Calculated effectiveness from physical parameters (Fphys) is correlated with biological effectiveness (Fbio). Fbioexpresses the lethality, in minutes, provided by the process in terms of destruction of the biological indicators used. Fbio is calculated by the following equation:
D121 is the D-value of the biological indicator at an exposure temperature of 121 °C, N0 is the number of viable micro-organisms in the biological indicator before exposure, and N is the number of viable micro-organisms in the biological indicator after exposure.
In cycle validation, the relevant positions in the load that are the most difficult to sterilise are determined and adequate biological effectiveness is verified by exposure of biological indicators (5.1.2) in these positions or products, whichever is relevant. Protection of spores from the sterilising effect (e.g. by physical occlusion of steam or by the protective properties of the product) are suitably addressed. The Fbio determined for the most-difficult-to-sterilise position is used to define the parameters necessary to achieve reliably the required SAL equal to or less than 10– 6 for the chosen cycle.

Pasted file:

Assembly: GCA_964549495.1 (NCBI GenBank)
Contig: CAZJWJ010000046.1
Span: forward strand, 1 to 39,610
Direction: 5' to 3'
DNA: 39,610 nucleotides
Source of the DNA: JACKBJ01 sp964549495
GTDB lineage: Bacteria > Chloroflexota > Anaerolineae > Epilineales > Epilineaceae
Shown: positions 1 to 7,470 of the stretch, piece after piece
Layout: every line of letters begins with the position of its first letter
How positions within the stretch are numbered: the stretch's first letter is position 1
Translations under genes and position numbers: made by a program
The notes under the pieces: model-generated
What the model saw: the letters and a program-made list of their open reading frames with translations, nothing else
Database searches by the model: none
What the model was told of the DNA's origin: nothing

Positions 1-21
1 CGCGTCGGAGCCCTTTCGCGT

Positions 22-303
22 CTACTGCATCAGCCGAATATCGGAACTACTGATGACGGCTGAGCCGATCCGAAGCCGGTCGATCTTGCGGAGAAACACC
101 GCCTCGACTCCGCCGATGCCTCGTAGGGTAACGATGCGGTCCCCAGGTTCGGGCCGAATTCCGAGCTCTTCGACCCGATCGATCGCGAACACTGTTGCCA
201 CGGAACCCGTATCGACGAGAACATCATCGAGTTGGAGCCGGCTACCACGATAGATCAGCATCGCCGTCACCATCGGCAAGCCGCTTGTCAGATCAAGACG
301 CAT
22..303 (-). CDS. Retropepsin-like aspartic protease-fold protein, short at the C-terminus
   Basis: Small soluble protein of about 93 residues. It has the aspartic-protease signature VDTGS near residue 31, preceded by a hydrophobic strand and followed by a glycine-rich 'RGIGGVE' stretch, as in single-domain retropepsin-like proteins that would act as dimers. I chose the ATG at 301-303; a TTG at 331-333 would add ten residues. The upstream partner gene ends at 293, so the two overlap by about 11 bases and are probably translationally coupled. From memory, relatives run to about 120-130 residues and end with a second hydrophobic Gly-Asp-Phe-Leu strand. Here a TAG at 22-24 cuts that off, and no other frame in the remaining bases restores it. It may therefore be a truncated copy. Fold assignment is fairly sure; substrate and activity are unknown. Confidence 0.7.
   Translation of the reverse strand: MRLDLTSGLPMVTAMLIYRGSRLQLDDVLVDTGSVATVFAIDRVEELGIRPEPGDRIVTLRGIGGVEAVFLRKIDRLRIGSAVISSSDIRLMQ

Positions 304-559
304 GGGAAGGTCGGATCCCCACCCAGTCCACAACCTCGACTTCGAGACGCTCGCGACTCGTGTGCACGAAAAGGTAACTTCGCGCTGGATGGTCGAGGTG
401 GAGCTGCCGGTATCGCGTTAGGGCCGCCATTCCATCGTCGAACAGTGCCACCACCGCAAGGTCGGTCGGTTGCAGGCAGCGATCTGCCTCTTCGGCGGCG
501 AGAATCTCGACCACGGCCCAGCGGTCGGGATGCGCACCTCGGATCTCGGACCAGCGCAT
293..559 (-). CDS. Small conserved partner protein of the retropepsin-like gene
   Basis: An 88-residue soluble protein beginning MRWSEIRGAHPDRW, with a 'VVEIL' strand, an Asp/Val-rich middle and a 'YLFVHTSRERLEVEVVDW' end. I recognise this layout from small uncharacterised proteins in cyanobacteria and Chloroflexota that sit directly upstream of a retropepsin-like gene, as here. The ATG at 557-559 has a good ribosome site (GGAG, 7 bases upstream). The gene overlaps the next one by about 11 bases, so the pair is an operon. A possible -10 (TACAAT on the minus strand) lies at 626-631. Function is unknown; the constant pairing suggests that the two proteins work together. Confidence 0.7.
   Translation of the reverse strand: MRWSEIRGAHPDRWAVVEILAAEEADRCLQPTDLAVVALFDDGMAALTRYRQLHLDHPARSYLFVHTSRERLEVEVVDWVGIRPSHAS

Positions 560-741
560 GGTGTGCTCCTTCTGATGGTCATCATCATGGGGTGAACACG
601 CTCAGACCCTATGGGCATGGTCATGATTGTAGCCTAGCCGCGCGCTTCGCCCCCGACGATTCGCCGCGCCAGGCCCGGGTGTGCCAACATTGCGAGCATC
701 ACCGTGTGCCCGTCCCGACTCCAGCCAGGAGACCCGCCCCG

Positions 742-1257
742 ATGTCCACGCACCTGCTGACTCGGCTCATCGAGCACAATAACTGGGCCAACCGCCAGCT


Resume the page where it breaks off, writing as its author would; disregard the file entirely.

Autoclave cycles are monitored by physical determination of chamber pressure and temperature profiles, at a minimum, in the coldest position of the chamber. For each cycle, pressure, time and temperature are recorded and, if possible, F0 is calculated and recorded.